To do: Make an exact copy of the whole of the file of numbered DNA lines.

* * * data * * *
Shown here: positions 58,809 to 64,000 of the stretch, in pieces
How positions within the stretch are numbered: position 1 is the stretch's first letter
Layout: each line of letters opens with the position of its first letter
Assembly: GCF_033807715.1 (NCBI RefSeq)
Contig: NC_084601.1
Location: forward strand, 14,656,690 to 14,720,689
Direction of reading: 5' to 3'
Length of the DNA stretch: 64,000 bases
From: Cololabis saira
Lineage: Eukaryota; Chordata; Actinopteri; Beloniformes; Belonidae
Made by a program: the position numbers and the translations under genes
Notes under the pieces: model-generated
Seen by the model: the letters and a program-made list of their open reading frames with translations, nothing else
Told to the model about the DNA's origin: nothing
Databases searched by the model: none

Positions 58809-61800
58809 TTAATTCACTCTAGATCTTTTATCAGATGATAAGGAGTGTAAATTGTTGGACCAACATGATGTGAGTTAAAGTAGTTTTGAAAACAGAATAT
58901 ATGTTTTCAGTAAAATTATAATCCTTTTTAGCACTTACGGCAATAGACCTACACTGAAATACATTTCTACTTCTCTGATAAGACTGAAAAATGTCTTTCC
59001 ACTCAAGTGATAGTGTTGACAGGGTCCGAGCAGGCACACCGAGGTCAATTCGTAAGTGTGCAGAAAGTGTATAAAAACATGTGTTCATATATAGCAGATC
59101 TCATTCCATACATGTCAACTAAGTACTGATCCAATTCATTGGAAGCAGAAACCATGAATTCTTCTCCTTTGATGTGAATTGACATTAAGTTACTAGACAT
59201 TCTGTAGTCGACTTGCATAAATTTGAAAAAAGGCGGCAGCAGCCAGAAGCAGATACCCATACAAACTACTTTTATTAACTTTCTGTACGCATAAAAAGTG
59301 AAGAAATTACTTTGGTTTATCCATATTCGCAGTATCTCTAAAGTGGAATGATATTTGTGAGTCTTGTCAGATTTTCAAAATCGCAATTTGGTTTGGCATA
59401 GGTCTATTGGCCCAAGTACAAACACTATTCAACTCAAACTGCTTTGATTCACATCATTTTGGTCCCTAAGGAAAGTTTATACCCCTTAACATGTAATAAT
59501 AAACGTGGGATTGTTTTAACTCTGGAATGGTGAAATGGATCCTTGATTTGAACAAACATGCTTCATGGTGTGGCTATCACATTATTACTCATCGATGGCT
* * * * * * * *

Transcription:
Shown here: positions 58,809 to 64,000 of the stretch, in pieces
How positions within the stretch are numbered: position 1 is the stretch's first letter
Layout: each line of letters opens with the position of its first letter
Assembly: GCF_033807715.1 (NCBI RefSeq)
Contig: NC_084601.1
Location: forward strand, 14,656,690 to 14,720,689
Direction of reading: 5' to 3'
Length of the DNA stretch: 64,000 bases
From: Cololabis saira
Lineage: Eukaryota; Chordata; Actinopteri; Beloniformes; Belonidae
Made by a program: the position numbers and the translations under genes
Notes under the pieces: model-generated
Seen by the model: the letters and a program-made list of their open reading frames with translations, nothing else
Told to the model about the DNA's origin: nothing
Databases searched by the model: none

Positions 58809-61800
58809 TTAATTCACTCTAGATCTTTTATCAGATGATAAGGAGTGTAAATTGTTGGACCAACATGATGTGAGTTAAAGTAGTTTTGAAAACAGAATAT
58901 ATGTTTTCAGTAAAATTATAATCCTTTTTAGCACTTACGGCAATAGACCTACACTGAAATACATTTCTACTTCTCTGATAAGACTGAAAAATGTCTTTCC
59001 ACTCAAGTGATAGTGTTGACAGGGTCCGAGCAGGCACACCGAGGTCAATTCGTAAGTGTGCAGAAAGTGTATAAAAACATGTGTTCATATATAGCAGATC
59101 TCATTCCATACATGTCAACTAAGTACTGATCCAATTCATTGGAAGCAGAAACCATGAATTCTTCTCCTTTGATGTGAATTGACATTAAGTTACTAGACAT
59201 TCTGTAGTCGACTTGCATAAATTTGAAAAAAGGCGGCAGCAGCCAGAAGCAGATACCCATACAAACTACTTTTATTAACTTTCTGTACGCATAAAAAGTG
59301 AAGAAATTACTTTGGTTTATCCATATTCGCAGTATCTCTAAAGTGGAATGATATTTGTGAGTCTTGTCAGATTTTCAAAATCGCAATTTGGTTTGGCATA
59401 GGTCTATTGGCCCAAGTACAAACACTATTCAACTCAAACTGCTTTGATTCACATCATTTTGGTCCCTAAGGAAAGTTTATACCCCTTAACATGTAATAAT
59501 AAACGTGGGATTGTTTTAACTCTGGAATGGTGAAATGGATCCTTGATTTGAACAAACATGCTTCATGGTGTGGCTATCACATTATTACTCATCGATGGCT